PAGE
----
What frustrates online health seekers on pharma websites?

UnknownPOST SUMMARY: While your web analytics might indicate that you are getting a lot of traffic to your product website upstream and downstream analysis indicates that visitors are also going to other health websites to both fact check your claims and help them better understand complicated health language. Continue reading »

The power of insurers to deny medication

UnknownPOST SUMMARY: This is a guest post that clearly demonstrates that insurers are having a bigger say in what medications patients need and want.  It’s a challenge and with new drug prices climbing sky high I believe we are going to see more and more insurers dictate what can and can’t be prescribed. Continue reading »

Problems related to online health information seeking

UnknownPOST SUMMARY:  As health care systems around the world shift toward models that emphasize self-care management, there is increasing pressure for patients to obtain health information online.  Overall online health seekers display awareness of potential problems related to online health information seeking.   The need for enhanced patient communication skills and eHealth literacy assessments that are accompanied by targeted resources pointing individuals to high-quality credible online health information, and the need to remind patients of the importance of consulting a medical professional when they use online health resources to diagnose and treat a health issue is a substantial gap. Continue reading »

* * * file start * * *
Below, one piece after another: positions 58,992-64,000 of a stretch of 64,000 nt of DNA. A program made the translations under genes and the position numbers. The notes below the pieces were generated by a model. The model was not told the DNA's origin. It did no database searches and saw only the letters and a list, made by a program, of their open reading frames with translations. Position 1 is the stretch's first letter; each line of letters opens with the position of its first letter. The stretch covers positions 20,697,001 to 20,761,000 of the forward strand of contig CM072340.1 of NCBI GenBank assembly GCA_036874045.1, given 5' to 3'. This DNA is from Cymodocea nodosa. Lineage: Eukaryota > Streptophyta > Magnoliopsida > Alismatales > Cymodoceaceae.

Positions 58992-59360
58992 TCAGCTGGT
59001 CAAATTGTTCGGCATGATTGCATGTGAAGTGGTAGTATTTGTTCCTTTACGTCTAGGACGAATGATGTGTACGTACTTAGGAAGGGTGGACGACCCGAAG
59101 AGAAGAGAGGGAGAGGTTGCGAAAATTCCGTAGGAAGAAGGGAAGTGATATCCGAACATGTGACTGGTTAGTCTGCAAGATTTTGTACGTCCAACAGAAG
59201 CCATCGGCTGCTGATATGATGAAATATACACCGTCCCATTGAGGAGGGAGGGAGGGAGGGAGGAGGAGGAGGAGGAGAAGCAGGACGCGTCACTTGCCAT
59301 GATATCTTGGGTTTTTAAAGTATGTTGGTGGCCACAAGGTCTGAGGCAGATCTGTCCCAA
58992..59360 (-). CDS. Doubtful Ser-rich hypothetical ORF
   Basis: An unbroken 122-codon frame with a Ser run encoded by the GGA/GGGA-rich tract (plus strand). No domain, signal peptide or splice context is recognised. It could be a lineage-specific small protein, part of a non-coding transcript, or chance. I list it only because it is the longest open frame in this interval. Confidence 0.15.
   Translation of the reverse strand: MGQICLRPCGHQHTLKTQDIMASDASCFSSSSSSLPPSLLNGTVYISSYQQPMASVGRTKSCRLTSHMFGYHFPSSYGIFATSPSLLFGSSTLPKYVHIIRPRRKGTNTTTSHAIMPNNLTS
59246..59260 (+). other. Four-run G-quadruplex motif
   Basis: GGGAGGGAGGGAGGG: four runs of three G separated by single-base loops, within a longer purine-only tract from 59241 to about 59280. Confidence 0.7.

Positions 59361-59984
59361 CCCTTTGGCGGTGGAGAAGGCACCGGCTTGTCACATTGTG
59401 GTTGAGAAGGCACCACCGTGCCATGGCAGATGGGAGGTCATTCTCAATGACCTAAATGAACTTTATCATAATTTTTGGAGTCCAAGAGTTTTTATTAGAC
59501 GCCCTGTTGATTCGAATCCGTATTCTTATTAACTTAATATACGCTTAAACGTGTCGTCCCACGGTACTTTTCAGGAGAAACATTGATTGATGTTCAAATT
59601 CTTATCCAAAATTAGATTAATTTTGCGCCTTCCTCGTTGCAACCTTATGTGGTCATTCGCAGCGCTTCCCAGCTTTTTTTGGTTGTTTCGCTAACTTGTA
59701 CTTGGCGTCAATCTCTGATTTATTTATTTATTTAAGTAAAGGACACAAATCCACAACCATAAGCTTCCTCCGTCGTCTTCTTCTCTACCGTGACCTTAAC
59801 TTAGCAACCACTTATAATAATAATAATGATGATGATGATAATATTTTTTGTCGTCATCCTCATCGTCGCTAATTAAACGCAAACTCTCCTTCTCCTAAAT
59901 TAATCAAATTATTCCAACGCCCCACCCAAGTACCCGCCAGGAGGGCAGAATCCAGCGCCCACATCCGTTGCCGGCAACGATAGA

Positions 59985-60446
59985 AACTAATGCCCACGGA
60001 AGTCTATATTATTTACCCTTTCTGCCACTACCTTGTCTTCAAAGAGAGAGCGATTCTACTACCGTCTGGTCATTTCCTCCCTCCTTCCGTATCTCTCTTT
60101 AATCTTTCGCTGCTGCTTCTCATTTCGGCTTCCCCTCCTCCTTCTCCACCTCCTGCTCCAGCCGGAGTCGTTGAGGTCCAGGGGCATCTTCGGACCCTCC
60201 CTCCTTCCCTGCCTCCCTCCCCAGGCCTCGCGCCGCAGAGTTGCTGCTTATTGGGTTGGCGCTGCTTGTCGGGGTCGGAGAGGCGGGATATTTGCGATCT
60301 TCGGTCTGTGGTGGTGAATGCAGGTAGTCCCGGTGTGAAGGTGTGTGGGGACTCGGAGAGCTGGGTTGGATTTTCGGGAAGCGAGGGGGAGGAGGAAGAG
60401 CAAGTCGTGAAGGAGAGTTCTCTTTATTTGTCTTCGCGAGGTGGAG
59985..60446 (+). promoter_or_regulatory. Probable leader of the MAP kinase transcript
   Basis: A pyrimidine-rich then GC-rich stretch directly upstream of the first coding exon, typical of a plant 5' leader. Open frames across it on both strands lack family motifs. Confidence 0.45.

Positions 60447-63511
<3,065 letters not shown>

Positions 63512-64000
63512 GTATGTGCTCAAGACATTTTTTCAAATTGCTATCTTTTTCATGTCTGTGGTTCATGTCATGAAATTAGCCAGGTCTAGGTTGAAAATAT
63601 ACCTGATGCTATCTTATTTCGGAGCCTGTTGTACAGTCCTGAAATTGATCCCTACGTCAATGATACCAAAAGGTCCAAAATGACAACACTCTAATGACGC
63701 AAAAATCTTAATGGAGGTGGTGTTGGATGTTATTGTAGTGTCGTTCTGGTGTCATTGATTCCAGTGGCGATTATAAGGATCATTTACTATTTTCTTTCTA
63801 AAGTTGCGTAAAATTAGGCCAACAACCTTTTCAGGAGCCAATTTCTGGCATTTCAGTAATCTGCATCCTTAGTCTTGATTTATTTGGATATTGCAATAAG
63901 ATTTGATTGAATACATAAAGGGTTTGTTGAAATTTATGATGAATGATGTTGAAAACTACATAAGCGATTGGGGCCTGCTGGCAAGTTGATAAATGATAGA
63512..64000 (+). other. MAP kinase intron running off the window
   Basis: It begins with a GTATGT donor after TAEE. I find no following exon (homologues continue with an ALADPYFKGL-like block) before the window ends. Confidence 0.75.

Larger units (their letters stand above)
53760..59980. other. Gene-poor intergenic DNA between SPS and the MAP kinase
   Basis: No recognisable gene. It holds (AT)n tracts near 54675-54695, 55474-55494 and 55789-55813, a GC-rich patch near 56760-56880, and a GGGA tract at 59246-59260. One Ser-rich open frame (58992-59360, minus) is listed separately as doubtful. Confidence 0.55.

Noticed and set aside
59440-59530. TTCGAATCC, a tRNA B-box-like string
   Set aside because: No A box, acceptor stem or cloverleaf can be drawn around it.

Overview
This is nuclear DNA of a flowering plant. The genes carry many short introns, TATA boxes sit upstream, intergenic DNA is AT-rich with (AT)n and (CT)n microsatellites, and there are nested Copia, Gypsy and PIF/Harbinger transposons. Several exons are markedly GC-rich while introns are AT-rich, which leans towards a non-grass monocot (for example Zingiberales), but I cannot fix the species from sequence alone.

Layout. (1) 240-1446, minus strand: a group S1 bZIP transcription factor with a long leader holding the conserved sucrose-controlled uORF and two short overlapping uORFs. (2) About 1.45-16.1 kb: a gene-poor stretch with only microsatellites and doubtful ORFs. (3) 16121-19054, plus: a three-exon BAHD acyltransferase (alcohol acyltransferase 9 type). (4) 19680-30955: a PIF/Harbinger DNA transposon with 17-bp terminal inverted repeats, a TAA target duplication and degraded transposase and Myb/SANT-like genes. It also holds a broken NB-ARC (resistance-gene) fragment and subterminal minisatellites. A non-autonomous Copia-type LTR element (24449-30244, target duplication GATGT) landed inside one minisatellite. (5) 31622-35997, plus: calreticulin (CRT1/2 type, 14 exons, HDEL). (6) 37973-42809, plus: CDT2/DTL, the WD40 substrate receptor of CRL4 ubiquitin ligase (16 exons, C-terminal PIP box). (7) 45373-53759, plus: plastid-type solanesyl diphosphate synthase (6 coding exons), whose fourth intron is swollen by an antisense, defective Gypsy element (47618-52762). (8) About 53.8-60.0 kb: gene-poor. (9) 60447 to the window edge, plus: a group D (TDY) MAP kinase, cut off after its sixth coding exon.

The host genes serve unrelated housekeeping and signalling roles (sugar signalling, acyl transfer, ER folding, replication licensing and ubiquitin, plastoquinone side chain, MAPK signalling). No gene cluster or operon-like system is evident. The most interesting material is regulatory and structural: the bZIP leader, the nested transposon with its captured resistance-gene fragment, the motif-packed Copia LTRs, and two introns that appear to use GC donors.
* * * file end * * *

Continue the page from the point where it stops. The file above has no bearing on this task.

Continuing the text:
What do patients want from pharma?

Build-a-user-friendly-website-with-TimeZ-MarketingPOST SUMMARY: Believe it or not patients do want to hear from pharma brands via digital channels, but patient expectations have to be in line with product websites or else they are turning elsewhere to make health care decisions. Continue reading »

No amount of innovation can justify the doubling of prices for cancer drugs

shutterstock_614148POST SUMMARY: The number of over-65s on the planet is projected almost to triple between 2010 and 2050 to 1.5bn, according to the UN. This, in turn, will spur a surge in age-related diseases such as cancer. The World Health Organization predicts the number of cases will increase 70 per cent in the next 20 years.  Global spending on cancer drugs has more than doubled in the past decade to $91bn in 2013, according to the IMS Institute for Healthcare Informatics. However, can the US healthcare system really afford $100,000 drugs?

Source: Financial Times “Counting the cost of cancer” Continue reading »